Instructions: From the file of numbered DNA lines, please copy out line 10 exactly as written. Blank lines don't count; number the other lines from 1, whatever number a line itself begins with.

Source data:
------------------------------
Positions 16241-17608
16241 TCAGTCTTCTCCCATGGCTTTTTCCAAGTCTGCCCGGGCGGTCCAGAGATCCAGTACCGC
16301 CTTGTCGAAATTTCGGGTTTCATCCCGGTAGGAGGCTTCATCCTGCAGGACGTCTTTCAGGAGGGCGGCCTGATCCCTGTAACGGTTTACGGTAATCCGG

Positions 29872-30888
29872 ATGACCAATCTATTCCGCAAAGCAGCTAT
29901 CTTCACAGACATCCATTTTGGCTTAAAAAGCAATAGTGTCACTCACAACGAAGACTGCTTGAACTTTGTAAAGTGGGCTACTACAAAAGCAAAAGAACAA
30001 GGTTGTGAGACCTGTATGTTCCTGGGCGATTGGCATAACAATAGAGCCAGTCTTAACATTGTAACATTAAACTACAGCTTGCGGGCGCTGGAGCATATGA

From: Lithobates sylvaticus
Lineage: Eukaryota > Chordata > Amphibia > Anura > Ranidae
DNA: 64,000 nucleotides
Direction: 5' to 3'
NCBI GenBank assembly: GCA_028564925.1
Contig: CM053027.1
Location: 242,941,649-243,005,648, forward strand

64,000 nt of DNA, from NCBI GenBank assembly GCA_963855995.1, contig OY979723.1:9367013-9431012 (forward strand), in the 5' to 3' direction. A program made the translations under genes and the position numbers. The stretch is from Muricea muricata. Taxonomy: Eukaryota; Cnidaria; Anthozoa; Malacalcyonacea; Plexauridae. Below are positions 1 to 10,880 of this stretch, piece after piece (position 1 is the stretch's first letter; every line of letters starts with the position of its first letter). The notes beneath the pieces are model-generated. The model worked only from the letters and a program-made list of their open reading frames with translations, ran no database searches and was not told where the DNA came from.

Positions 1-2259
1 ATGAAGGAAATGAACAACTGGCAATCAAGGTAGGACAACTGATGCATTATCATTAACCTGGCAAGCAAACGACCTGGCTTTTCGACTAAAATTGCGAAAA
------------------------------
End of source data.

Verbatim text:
DNA: 64,000 nucleotides